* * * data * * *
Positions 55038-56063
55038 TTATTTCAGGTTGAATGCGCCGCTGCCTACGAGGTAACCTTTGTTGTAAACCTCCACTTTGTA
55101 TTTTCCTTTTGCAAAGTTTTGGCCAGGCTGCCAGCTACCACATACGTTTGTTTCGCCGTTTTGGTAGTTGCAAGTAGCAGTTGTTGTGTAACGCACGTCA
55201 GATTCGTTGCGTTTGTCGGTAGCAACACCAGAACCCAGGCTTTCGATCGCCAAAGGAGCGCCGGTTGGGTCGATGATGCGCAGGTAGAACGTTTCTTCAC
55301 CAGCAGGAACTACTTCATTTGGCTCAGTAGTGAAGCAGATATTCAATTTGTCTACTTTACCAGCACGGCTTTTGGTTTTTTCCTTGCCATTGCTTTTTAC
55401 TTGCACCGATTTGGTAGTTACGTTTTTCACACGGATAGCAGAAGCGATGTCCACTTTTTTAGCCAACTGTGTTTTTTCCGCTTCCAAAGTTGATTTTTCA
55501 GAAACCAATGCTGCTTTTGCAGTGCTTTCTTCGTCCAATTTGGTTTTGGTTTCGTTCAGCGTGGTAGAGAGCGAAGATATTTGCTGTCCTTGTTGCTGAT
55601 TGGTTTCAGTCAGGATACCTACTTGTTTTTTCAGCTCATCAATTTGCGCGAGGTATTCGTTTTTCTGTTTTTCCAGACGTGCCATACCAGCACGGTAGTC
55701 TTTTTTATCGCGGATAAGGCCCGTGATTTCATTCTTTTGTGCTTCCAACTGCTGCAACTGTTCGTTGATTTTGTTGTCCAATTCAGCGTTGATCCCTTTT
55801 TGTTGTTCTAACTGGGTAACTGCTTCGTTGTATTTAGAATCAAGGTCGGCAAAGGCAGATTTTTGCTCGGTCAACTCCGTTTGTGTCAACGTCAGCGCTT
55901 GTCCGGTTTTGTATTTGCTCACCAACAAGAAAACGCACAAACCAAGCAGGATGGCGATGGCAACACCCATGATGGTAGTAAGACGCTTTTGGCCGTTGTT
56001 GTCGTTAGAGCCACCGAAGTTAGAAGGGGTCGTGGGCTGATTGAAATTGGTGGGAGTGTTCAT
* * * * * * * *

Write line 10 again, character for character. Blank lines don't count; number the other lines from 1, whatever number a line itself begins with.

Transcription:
55801 TGTTGTTCTAACTGGGTAACTGCTTCGTTGTATTTAGAATCAAGGTCGGCAAAGGCAGATTTTTGCTCGGTCAACTCCGTTTGTGTCAACGTCAGCGCTT